I would not use this trekking umbrella hiking in the pacific north west, however, Southern Spain or any where with potential 35+c degree, I would not go without. The real temperature on the exposed shadeless dirt road definitely was a few degree higher than the forecasted temperature. The constant shade provided by the umbrella, on the contrary, reduced the temperature by a few degrees, I could sit down any time, any where I needed without looking for a shade which was hard to find and it also reduced my need of water consumption significantly. Last but not the least, it was also handy using as a cover at roadside restroom stops. The benefits of it totally justifies carrying this <200gram for me.

Another option is using a really cheap regular folded umbrella in the south and leave it behind at Salamanca or anytime it gets broken. Same method to attach to the backpack for hands free.

Also can consider rain kilt, rain jacket and bag cover combination to replace poncho and rain pants. The rain kilt was much lighter than a pair of rain pants, maybe only 3 Ozs, can't remember.

As for getting up at 4am on the VDlP in summer, the day light was around 6:30-6:45am for July/Aug. Have met people leaving at 5am, definitely not daily. Have not heard or met one left at 4am. The hottest time of the day is around 4pm to 6pm, from 6am to 4pm you got solid 10 hours.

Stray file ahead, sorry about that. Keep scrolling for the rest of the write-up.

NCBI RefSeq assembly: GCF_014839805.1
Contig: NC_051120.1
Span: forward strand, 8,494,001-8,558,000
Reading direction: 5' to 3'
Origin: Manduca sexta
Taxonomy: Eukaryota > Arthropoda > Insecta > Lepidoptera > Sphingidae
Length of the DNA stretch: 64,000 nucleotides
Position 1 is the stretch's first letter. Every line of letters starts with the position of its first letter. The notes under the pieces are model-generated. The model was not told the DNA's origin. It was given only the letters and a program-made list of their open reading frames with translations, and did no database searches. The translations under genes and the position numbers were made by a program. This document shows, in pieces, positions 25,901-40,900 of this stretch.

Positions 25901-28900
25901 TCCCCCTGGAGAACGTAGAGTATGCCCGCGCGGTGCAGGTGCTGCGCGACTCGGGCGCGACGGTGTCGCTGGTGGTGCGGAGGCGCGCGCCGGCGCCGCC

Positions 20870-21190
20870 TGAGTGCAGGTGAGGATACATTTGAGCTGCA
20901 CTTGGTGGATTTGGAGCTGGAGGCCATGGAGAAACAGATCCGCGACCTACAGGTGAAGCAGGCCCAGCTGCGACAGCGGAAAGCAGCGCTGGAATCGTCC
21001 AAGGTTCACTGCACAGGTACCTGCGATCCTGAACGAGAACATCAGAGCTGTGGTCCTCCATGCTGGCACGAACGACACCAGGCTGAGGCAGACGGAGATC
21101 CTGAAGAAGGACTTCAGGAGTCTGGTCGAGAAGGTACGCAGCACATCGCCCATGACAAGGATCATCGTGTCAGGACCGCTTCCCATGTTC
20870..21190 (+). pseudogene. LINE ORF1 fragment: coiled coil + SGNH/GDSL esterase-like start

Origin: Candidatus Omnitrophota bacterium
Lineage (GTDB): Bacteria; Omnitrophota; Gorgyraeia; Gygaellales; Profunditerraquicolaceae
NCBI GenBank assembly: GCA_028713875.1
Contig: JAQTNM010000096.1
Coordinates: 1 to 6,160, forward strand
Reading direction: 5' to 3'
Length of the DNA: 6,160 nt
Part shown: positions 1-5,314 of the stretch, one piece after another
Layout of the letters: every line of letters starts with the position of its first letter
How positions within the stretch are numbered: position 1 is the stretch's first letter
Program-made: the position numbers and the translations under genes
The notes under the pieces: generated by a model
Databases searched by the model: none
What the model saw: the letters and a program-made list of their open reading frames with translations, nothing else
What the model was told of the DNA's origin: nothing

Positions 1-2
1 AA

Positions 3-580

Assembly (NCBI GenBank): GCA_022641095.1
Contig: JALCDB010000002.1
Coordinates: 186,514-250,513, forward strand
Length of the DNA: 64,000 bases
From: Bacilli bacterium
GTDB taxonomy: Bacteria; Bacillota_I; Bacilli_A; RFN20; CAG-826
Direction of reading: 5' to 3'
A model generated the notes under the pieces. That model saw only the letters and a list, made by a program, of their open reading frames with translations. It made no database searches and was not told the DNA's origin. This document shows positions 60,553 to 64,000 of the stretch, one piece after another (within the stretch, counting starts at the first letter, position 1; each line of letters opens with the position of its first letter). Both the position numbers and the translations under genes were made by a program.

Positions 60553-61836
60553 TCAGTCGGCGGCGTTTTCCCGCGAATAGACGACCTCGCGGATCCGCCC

In addition, if one leaves at 4am, probably will not get any service before 10am, that is 6 hours without a cafe or shop, even if there is one there. I remember on the Frances, if 10km without any service, it was a big deal. On the VDlP that is very common, even 15km without service is not uncommon.
 
Camino(s) past & future
Caminho portugues
Via de la Plata
#43
I'm currently looking over my stuff and don't know if I shall bring my light sleeping bag (440 g) or a silk liner (151 g) for Mozarábe/VdLP/Sanábres in September/October. I guess I'll be fine with the liner in mid Spain in September but how for the northern parts in October? I have brought the sleeping bag on my previous caminos and mostly slept on top of it except for Foncébadon in September where I was freezing a lot.